As described on the university's website: “The nickname ‘Crusaders’ was adopted in the 1920s when a new athletics director, Luther Grossman, inaugurated a new athletics policy at the university. In the years following World War I, Susquehanna became briefly embroiled in ‘big-time’ intercollegiate football, which in those days involved importing players who, strictly speaking, were neither students nor amateurs. Grossman, however, was determined that SU field football teams that were truly representative of the student body and, furthermore, that an extensive intramurals program be developed to offer all SU students some opportunity to engage in athletic competition. Grossman’s campaign was termed a ‘Crusade,’ hence the nickname ‘Crusaders.’”
The U.S. Department of Education on Tuesday finalized the regulations carrying out President Obama's expansion of the government's most generous income-based repayment program to more federal student loan borrowers.
Starting this December, all federal direct loan borrowers will be able to cap their monthly payments at 10 percent of their discretionary income and have any remaining undergraduate debt forgiven after 20 years of making payments. Borrowers with loans from graduate school would have to make payments for 25 years.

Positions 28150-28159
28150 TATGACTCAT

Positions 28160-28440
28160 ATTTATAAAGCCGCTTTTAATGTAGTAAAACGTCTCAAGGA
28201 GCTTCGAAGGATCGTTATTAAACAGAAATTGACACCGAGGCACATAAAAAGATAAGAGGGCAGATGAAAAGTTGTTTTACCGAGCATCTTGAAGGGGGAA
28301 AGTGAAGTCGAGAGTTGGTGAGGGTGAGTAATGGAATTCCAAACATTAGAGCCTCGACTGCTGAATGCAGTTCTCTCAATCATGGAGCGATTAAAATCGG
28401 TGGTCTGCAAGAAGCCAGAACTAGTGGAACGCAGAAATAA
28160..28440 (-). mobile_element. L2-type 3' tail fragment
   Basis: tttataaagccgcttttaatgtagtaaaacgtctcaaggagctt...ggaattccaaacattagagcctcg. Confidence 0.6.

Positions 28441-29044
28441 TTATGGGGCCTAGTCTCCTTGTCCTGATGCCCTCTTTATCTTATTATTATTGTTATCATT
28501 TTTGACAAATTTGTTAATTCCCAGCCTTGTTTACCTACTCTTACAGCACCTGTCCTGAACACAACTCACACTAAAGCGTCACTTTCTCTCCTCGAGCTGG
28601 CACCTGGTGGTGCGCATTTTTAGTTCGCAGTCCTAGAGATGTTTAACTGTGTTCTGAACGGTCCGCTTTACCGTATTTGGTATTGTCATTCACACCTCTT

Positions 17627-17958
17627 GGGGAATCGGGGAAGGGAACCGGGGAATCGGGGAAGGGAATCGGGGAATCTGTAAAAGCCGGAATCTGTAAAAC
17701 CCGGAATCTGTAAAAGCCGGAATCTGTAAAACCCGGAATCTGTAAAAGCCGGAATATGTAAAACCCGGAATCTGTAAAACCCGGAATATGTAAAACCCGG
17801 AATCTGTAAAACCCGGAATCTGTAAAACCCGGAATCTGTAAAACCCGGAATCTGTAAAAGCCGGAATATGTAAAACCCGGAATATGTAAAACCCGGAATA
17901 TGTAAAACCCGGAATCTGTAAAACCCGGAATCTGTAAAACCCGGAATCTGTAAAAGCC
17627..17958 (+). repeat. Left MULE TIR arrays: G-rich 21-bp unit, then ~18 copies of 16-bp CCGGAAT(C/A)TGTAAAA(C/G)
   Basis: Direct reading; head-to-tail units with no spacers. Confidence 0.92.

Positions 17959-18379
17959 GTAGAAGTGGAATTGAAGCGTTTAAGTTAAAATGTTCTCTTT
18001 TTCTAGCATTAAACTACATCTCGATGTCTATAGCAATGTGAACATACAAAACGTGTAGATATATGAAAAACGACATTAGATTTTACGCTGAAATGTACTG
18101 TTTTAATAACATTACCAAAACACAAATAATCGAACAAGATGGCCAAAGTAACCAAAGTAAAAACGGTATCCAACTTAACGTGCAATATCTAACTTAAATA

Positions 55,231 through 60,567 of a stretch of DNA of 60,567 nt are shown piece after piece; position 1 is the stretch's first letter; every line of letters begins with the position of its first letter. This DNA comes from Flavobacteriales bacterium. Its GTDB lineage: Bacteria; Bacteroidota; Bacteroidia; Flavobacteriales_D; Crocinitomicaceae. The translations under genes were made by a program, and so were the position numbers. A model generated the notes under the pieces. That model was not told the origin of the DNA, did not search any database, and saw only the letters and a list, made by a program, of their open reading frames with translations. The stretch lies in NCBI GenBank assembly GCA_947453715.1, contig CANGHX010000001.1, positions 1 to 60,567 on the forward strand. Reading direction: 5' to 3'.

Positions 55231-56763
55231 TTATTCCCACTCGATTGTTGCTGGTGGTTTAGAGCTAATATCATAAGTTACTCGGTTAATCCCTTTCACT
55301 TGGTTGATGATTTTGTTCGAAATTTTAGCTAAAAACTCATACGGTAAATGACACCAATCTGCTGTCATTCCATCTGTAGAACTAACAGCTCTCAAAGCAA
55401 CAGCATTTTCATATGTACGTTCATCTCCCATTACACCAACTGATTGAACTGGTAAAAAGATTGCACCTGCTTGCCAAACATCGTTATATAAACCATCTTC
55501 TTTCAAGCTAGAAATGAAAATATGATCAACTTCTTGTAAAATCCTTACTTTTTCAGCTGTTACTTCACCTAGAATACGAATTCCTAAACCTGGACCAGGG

Borrowers who took out federal loans within the past several years have already had access to a repayment program, Pay as You Earn, with virtually identical benefits.
But the Obama administration estimates that the new program, dubbed Revised Pay as You Earn, or REPAYE, will make some five million borrowers newly eligible for capping their payments at 10 percent of their income and receiving forgiveness after as early as 20 years of repayment.
Education Department officials estimated that two million borrowers will end up choosing to enroll in the new program, and they projected that expansion of benefits will cost $15.3 billion over the next 10 years.
Southern New Hampshire University and the Flatiron School, a coding boot camp, today announced a broad collaboration. The university and the New York City-based education provider will seek to expand the use of Flatiron's recently created online learning platform. They also will create a joint academic program, through which Southern New Hampshire's campus-based students will take three years of courses at the university followed by six months of Flatiron's web development curriculum and a paid apprenticeship during the final semester before graduation. Finally, the two partners will create an in-person coding boot camp at Southern New Hampshire's Nashua campus.